Jerilynn Jones Henrikson
Like First Citizen William Allen White, Jerilynn is proud to be from Emporia. Her schooling is of this place. Here, she met and married her husband, Duane Henrikson, also an Emporia native. Their four children were raised here, and two of them have returned to raise their families here. One of her seven grandkids attended ESU. Jerilynn says she’s addicted to this town, this prairie and its sky. She is also addicted to words and the stories they build. She taught Language Arts at Emporia High School for 20 years, and after retiring in 2003 began tending to her desire to be a writer. She has written eight children’s picture books, a humorous memoir, and two historical fiction YA novels, including her award-winning Meadowlark book, A Time for Tears.
Julie Sellers was born and raised in the Flint Hills near the small town of Florence, Kansas. Those great expanses of tallgrass prairie and reading fueled her imagination, and she began writing at an early age. After living in several states and countries, Julie is happy to make her home in Atchison, KS. She has published three academic books, and her creative prose and poetry have appeared in publications such as 105 Meadowlark Reader, Wanderlust, Kansas Time + Place, and more. Julie was the Kansas Author’s Club Prose Writer of the Year in 2020 and 2022. In the Kansas Voices Contest, she was the Overall Poetry Winner in 2022 and the Overall Prose Winner in 2017 and 2019. Her collection Kindred Verse: Poems Inspired by Anne of Green Gables (Blue Cedar Press) was released in 2021. Her debut novel, Ann of Sunflower Lane, was released by Meadowlark Press in 2022.
Duane L. Herrmann
Duane L. Herrmann’s family has lived in Kansas since the 1860s. His poetry celebrates the prairie and life on the prairie. He is an internationally published, award-winning poet and historian and the author of 11 books, including Family Plowing, a poetry collection published by Meadowlark in 2019. This book consists of new unpublished poems, published but previously uncollected poems, and some poems from previous collections, many revised. In addition to writing, he has carried baby kittens in his mouth, pet snakes, and has conversations with owls, but is careful not to anger them! Duane is an important voice in poetry, honoring the Midwest, its culture, its wildlife, and its people.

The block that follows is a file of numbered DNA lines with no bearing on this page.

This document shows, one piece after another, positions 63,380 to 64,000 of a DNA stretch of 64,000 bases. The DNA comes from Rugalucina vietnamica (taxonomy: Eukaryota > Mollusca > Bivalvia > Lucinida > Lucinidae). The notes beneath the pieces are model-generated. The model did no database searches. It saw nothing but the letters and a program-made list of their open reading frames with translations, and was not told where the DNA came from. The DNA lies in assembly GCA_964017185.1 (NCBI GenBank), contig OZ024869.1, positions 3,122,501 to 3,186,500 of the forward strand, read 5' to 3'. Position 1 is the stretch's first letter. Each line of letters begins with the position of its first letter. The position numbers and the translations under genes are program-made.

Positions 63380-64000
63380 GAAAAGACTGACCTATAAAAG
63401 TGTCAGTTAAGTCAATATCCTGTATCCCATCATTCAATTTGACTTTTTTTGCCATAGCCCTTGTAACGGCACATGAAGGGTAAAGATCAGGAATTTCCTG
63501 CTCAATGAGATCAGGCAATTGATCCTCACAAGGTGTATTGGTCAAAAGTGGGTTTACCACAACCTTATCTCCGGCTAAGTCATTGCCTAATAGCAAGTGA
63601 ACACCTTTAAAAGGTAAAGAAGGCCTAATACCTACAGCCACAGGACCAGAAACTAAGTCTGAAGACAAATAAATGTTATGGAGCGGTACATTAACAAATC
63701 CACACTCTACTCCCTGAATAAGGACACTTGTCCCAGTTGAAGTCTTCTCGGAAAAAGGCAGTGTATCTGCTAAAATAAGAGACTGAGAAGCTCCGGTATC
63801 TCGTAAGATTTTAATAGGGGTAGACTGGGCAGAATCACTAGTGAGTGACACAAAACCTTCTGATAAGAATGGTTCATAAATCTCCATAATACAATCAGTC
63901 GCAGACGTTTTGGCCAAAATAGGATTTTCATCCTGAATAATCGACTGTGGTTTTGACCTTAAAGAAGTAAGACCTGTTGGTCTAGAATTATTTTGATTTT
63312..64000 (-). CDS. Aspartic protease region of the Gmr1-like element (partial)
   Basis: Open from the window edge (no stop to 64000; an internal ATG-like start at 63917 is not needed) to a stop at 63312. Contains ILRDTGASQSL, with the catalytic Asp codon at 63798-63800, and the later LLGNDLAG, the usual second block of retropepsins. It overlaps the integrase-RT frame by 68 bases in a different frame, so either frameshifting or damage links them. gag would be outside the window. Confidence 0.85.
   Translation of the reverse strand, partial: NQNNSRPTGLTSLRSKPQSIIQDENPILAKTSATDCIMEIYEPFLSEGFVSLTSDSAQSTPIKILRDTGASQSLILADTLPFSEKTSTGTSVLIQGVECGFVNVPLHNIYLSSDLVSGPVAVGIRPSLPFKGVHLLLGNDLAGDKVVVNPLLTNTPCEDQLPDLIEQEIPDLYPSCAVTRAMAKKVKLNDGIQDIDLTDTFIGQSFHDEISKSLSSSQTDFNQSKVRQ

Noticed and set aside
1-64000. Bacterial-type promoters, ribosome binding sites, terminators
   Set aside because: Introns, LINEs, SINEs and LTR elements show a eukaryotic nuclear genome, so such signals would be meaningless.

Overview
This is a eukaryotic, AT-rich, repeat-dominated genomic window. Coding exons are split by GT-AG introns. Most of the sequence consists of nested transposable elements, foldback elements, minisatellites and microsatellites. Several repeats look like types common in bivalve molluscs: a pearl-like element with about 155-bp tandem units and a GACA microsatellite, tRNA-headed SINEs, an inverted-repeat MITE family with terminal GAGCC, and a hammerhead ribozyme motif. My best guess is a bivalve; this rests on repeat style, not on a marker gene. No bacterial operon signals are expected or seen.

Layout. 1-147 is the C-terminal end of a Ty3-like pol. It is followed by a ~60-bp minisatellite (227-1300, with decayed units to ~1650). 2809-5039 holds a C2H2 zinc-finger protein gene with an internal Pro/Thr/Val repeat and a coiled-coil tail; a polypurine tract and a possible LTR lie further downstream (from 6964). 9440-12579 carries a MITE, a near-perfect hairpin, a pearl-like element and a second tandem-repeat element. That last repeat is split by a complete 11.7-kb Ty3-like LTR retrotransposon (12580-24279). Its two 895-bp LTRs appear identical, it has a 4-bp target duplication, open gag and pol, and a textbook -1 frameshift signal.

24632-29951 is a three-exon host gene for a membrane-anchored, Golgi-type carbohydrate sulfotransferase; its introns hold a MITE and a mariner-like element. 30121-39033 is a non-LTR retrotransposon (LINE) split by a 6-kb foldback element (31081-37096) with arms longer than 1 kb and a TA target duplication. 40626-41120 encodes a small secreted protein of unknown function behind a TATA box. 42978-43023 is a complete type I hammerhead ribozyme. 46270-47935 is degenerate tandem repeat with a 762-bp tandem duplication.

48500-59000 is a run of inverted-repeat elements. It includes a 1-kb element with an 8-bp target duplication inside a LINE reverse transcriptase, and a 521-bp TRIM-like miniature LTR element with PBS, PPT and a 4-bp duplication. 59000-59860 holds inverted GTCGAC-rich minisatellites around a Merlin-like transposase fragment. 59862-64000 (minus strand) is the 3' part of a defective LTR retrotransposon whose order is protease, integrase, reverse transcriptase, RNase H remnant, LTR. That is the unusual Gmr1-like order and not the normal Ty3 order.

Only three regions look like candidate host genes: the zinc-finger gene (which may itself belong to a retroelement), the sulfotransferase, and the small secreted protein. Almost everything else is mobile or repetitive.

At 54, Lisa Stewart set out to regain the fearless girl she once had been. Hot, homeless, and horseback, she snapped back into every original cell—riding her horse, Chief, 500 miles home. On an extraordinary homegoing from Kansas City to Bates and Vernon Counties in Missouri, Lisa exhausted herself, faced her past, trusted strangers, and stayed in the middle of her frightened horse to learn, perhaps for the first time, that this world was out to protect her. You can read all about it in her memoir, The Big Quiet, published by Meadowlark in 2021.
Olive Sullivan holds an MFA from Stonecoast at the University of Southern Maine and an MA from the University of Colorado-Denver. A bookbinder, she lives in Pittsburg, KS, where she grew up. She loves taking long walks on the prairie with dogs and traveling anywhere that requires a passport–and almost anywhere that doesn’t. Olive’s Meadowlark books include Skiving Down the Bones, published in 2022, and Wandering Bone, published in 2017.
A’Kena LongBenton is a metro Detroit native, who recently moved to Emporia (with her husband, Larry Benton) to teach instructional design and technology courses at Emporia State University. As a Harvard-trained college educator, A’Kena specializes in video productions of classic/cultural literature and other disciplines. She has written for a professional development magazine, academic/literary journals, and print/online educational newsletters in the disciplines of English, language arts, instructional technology, and distance learning. Her work has been featured in a regional criminology college textbook regarding multicultural issues facing America. A’Kena has written an academic-related booklet on public speaking, two books of poetry, and two booklets of short stories using only six words or less. Most of her 20+ writings have been in academia, but A’Kena takes immense joy in the moments when she can write for pleasure. Specifically, A’Kena was asked to write a poetic piece on Summer Palace (an imperial garden created by the Qing Dynasty) when she was teaching college professors in Beijing, China.